So I love that you referenced toddlers because that is oftentimes the first time we see the emergence of self.

Dr. Vanessa Lapointe on the independent child:

That’s right.

And in the process of individuation, which is what we all want for our children, we just want to trust in nature’s timeline, rather than the world’s forced timeline.

And in that process of individuation, it’s somewhere around 24 months of age where the human child realizes for the very first time that they are in fact a separate being from you. Up to that point, they think that you and them, as the primary attachment figure, are one in the same.

And so it also is at that point where you’ll see the first spike in the general population of kids displaying this separation anxiety. And how brilliant is that? 

Might you be a little freaked out if like your entire time on this planet you actually thought you were one in the same as another person, and then you’ve realized you’re not. You’re like, “Hold on a second. I’m really struggling with this here.”

It’s a beautiful thing for us to honor the truth of who our children are and to really come alongside child development rather than fight against it. – Dr. Vanessa Lapointe on the independent child

Sarah of Dandelion Seeds Positive Parenting:

Yeah, for sure. Let’s talk a little bit about what we as parents and caregivers can do to let our children grow naturally, as you mentioned, and foster a sense of security, rather than separation anxiety and all of the ways that insecurity can manifest for the child who has been forced to do things independently too soon. What really grows an independent child?

Dr. Vanessa Lapointe on the independent child:

Yeah. I love this quote from Kitty France, which is, “You are not managing an inconvenience. You are raising a human being.” 

It’s the idea that we, as parents, are going to be swimming upstream a little

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bit because, even as you were alluding to earlier, we have a lot of voices in our ears, you know about how we’re supposed to do this and there can be a lot of pressure.

I tell parents all the time — listen, I was like a graduate student in the field of child development and psychology for 13 years and had a baby and had all those same voices in my ears, and actually questioned whether I was on the right path or not. 

I found it really challenging to hang on to my inner wisdom and all of my acquired knowledge about all of that because the pressure of swimming upstream is so significant.

So when we’re working to come alongside children, especially children for whom there’s maybe been a few bubbles along the way as far as allowing that deep lean in and the deep dependence, understand that first and foremost — 

You are here in the service of your child. You are not here in the service of the world.  – Dr. Vanessa Lapointe on the independent child

And what a wonderful thing for your own growth as a human being, and for sure for the growth of your child, for you to step in to the greatness of who you are, and stand solid and certain not against the world, because if you go against the world, you will feel like you’re drinking poison all the time.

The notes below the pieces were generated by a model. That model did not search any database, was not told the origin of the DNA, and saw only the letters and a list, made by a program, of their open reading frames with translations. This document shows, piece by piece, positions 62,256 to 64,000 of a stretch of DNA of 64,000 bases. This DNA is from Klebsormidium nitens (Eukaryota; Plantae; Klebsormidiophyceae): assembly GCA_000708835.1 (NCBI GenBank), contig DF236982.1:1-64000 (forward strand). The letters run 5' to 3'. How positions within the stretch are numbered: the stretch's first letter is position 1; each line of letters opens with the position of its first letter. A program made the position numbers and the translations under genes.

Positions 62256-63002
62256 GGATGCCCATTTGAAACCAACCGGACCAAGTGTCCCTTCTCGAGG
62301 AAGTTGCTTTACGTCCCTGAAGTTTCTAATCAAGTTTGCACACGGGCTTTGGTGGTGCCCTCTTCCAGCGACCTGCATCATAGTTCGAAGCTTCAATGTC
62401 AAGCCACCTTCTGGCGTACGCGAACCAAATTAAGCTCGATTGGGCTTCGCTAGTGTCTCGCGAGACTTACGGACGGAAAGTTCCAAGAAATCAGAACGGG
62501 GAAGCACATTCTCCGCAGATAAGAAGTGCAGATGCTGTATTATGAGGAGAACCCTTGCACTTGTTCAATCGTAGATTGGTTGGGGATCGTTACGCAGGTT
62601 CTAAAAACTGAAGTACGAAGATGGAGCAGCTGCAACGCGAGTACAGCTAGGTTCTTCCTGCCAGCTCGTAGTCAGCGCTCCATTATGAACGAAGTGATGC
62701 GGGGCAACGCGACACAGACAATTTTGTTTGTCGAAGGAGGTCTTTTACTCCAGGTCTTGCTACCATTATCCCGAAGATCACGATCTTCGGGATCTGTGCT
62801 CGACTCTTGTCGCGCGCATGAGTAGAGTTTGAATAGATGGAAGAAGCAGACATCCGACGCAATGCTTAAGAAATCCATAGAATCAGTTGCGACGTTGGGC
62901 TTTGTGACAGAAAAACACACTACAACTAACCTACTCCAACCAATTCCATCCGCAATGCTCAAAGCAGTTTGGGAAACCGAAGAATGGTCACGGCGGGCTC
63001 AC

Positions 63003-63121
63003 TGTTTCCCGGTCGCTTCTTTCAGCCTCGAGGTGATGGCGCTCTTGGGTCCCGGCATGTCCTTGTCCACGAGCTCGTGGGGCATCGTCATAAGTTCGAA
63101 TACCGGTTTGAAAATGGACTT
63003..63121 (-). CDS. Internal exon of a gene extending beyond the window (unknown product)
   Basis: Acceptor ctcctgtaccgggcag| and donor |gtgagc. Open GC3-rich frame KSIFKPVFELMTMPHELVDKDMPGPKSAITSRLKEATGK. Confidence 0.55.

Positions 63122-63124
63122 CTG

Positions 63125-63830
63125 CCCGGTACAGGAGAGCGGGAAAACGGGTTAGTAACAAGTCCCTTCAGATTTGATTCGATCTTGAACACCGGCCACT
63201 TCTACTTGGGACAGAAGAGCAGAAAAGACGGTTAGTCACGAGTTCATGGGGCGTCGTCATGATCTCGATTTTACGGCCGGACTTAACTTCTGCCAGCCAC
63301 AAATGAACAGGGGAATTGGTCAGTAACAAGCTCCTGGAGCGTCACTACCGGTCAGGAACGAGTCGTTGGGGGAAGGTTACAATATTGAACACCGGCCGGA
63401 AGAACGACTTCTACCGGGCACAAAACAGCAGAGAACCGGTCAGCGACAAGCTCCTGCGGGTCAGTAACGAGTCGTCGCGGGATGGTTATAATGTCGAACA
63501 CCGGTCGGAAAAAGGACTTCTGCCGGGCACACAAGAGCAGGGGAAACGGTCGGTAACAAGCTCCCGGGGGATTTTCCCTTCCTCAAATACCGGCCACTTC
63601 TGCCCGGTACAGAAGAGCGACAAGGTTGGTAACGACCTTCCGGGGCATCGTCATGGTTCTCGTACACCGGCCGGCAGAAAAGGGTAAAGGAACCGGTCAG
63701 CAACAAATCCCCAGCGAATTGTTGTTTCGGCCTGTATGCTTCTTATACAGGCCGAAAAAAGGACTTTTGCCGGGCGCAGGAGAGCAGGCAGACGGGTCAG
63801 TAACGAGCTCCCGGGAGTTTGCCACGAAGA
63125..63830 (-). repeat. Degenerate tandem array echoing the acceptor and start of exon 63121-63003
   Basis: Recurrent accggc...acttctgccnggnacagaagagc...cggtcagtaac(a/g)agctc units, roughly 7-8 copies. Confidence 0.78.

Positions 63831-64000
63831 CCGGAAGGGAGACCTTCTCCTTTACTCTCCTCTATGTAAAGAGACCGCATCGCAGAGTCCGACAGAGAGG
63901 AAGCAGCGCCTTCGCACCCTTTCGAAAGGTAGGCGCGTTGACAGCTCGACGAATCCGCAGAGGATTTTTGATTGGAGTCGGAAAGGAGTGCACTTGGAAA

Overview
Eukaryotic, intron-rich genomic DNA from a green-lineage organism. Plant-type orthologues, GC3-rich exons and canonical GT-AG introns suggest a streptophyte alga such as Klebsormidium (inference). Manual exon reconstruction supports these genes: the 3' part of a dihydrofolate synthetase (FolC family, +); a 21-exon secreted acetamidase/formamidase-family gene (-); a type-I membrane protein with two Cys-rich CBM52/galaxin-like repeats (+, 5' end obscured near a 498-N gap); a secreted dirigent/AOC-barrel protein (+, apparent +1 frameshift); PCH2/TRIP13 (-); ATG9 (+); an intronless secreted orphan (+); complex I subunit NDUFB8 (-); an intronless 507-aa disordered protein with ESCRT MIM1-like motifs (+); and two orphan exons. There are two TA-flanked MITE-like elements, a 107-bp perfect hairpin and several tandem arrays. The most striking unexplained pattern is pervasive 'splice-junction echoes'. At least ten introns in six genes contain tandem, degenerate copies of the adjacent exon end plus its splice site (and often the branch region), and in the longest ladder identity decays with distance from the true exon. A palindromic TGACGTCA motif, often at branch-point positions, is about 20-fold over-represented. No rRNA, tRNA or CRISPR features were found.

So you step in not against the world, but rather, for your child; for yourself. And when you can really get that that’s your job as a parent, to step in with swagger, with conviction, with power, with grace, and you determine the path that you shall chart for your child to be able to move through development without any unnecessary obstacles in the way.

And then you get busy with figuring out how you can fill up their connection cups, as sort of just a way of going about your regular day. 

And in the separations that cannot be avoided, how do you be with your child when you cannot be with your child? 

So it’s about front loading and then also coming alongside our kids to be with them even while we’re apart.

Sarah of Dandelion Seeds Positive Parenting

I love all of that. And what you just said, in a nutshell for me, is it’s okay, we have permission to emotionally and physically show up for our children when they need us; we don’t “make” the independent child by forcing it. 

This isn’t some rule book that says you need to step away and let your kids figure it out because that’s what independence comes from.

You have turned that around 180 degrees and you have said show up, be there, connect — and that’s part of that bucket filling process that enables the future separations, doesn’t it?

Dr. Vanessa Lapointe on the independent child:

Yeah, and not only do we have permission, but we be writing our own rulebook.

Yes. Because I’ll tell you what, I wrote a rule book for my first son, figuratively speaking, and it was a completely different rule book for my second son, because they’re their own unique little people who needed very different environments and very different kinds of ways of going and being and doing. 

And so, it’s sort of like, I always find I’m kind of stepping in with this like but it’s kind of that like, “I’m going to tell you how this is going to go because I’m this child’s mother or father and ain’t nobody know my kid like I know my kid, so I’m going to let you know how this is going to go.” 

It’s that inner confidence that can be such a challenge.

Sarah of Dandelion Seeds Positive Parenting:

Yeah, absolutely. I love the idea of writing your own book. 

That really is such a different mindset from, “Hey, what do I do? Tell me world, tell me society,” because society doesn’t know your kid at all. You do.

Dr. Vanessa Lapointe on the independent child:

That’s right. Love that.

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You may also like this information-packed mini-course: Setting and Enforcing Healthy Boundaries with Kids

Make sure to watch the full interview about separation anxiety and the independent child here: